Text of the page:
With his superb control and dynamic pace, Henry can destroy a much better defence than that of Celta, which, interestingly, includes the Brazilian international, left back Silvinho. He spent time not long ago at Highbury until, one is told, it was discovered that his "European" origins, which qualified him to play in England, were open to doubt and off he speedily went. He is a lively attacker however and as we know there is an old Italian saying about "the immutable law of the ex," meaning that the former player always scores against his old club.

It could happen; or happen through big Savo Milosevic, who usually plays alone up front for Celta, a Yugoslav of vast experience, though he did fail at Aston Villa. Besides, the Gunners' defence isn't truly convincing. Ashley Cole is, for all his England status, an erratic left back given to positional blunders and the odd spectacular red-carded foul. Pascal Cygan, the towering Frenchman, is back in central defence and hasn't been doing badly but he doesn't convince me yet.

At the Blackburn match, Roman Abramovic, the billionaire Chairman of Chelsea, had the brass cheek to attend and make an alleged �50 million offer for Henry. I have to admit that it amused me to know that the previous day, Chelsea, for all his prodigally spent millions, had contrived to lose 2-1 at home to Bolton Wanderers. Like Arsenal, they had won in midweek, 2-0, against the Besiktas team, which had beaten them by the same score at Stamford Bridge.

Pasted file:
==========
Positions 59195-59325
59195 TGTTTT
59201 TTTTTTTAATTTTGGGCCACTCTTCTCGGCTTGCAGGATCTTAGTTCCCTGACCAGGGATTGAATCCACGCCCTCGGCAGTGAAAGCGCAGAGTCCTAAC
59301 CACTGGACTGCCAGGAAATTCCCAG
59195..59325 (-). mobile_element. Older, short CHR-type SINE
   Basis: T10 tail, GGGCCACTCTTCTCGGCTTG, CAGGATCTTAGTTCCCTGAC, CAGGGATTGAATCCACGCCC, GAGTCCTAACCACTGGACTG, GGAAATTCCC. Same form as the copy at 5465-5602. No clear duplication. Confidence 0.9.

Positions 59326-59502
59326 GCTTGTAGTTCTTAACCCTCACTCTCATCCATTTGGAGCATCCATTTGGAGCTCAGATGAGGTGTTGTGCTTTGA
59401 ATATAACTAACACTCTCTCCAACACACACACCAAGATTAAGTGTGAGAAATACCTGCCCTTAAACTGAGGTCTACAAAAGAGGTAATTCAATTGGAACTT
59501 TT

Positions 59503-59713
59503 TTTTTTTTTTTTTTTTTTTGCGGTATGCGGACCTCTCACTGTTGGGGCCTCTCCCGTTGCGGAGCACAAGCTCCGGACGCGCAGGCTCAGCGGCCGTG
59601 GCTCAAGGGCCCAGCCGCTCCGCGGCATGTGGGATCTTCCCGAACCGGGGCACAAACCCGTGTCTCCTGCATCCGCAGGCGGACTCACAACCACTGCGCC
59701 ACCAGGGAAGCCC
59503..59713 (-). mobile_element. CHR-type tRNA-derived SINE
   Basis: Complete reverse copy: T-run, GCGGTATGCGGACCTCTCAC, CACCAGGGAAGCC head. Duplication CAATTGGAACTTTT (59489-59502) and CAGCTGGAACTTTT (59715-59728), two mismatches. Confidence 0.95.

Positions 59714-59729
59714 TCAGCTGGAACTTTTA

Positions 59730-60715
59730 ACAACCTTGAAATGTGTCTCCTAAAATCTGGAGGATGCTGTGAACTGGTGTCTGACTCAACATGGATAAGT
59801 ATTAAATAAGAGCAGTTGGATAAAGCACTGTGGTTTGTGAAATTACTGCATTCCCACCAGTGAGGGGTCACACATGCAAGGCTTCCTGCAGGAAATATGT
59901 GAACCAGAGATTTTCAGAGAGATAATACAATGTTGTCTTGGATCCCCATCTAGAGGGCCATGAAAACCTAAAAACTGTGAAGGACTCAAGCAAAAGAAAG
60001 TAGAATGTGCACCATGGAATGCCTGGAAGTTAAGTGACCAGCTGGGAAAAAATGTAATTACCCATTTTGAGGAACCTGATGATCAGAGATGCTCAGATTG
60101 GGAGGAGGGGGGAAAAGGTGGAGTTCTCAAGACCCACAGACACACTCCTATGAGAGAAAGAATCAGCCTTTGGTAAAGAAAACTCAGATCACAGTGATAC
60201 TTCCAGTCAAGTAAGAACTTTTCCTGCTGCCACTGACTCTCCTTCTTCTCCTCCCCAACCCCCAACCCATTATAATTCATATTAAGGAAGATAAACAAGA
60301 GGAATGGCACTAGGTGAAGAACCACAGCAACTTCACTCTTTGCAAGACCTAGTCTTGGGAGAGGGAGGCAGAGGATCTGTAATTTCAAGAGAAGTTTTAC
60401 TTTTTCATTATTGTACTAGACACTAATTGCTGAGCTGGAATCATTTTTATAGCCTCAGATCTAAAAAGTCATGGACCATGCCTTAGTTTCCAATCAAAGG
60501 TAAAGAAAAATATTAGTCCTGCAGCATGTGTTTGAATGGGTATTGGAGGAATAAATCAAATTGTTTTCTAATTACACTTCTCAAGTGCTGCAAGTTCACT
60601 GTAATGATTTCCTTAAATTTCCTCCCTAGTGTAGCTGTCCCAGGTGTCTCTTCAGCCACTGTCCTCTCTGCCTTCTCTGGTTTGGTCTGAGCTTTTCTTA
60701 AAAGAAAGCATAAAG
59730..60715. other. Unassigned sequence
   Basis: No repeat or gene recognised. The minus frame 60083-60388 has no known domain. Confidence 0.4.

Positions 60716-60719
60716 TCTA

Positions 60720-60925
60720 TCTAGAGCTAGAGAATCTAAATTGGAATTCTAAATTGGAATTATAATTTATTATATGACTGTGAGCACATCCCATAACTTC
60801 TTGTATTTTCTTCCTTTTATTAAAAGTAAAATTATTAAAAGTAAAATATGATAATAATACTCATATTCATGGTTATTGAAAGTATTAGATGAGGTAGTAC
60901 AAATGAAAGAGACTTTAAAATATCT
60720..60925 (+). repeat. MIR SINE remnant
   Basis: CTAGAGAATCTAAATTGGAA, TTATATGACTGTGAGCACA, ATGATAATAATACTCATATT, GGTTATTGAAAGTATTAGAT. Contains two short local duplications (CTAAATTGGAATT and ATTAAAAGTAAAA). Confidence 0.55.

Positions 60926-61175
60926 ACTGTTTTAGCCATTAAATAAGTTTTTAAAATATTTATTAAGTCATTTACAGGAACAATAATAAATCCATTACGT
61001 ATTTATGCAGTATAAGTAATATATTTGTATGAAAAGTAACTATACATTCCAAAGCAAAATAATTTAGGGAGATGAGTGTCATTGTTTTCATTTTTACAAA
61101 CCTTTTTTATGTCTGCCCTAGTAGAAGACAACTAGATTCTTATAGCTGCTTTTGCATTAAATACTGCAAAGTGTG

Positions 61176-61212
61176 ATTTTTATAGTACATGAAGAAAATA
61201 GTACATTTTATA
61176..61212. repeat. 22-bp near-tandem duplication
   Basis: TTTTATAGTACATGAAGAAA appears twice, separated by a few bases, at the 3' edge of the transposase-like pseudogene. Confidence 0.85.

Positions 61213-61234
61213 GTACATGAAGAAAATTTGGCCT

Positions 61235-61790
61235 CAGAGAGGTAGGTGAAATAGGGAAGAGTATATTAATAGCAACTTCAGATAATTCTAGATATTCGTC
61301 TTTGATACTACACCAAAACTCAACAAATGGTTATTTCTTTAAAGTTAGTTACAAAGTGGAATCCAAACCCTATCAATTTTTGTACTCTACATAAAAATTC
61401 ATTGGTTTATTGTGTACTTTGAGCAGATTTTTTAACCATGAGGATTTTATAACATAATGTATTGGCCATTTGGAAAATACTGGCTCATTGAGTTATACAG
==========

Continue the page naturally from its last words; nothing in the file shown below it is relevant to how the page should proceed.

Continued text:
When their manager, Claudio Ranieri, made the excuse that his team was tired in the second half, I had little if any sympathy. Not for a club, which has spent so much money that in game after game it leaves an array of star talent on the bench. Could it just be that with all that array of talent, Chelsea simply remain what they have always been since their foundation in 1905, a team of inherent, incurable inconsistency, ever capable of beating the best and of losing to the worst? There is a German word, schadenfreude, which means taking pleasure in the misfortunes of others. Such has surely been the general feeling in English football circles outside Stamford Bridge. There is something deeply disturbing about the way Abramovic, one of the so-called oligarchs, who gobbled up oil rights and the like under Boris Yeltsin, has spent so hugely.

Real Madrid and Bayern Munich seem forever to be meeting in this competition, even in the Final. But these are uneasy days for Bayern, who must surely now regret selling the prolific Brazilian Elber to Lyon — they, too, still in the tournament — last summer. Roy Makaay, whose goal against Anderlecht, enabled Bayern to squeeze into the next round, is an accomplished scorer himself but not quite as dynamic.

Real? David Bekham, despite the occasional eruption on the pitch, seems to be settling surprisingly well into a central midfield role and there are the usual glitterati in Zinedine Zidane, Footballer of the Year again, Raul and Figo. But the defence is still far from convincing, as shown by that alarming 4-1 defeat in Seville and there are games when the attack, for all its stars, seems unincisive.

Milan, the holders, have a potent new goal scoring weapon in the young Brazilian Ofieldoon Kaka. Sparta Prague defended well to hold Chelsea 0-0 away but I think they'll find Andrei Shevchenko and company rather too much for them.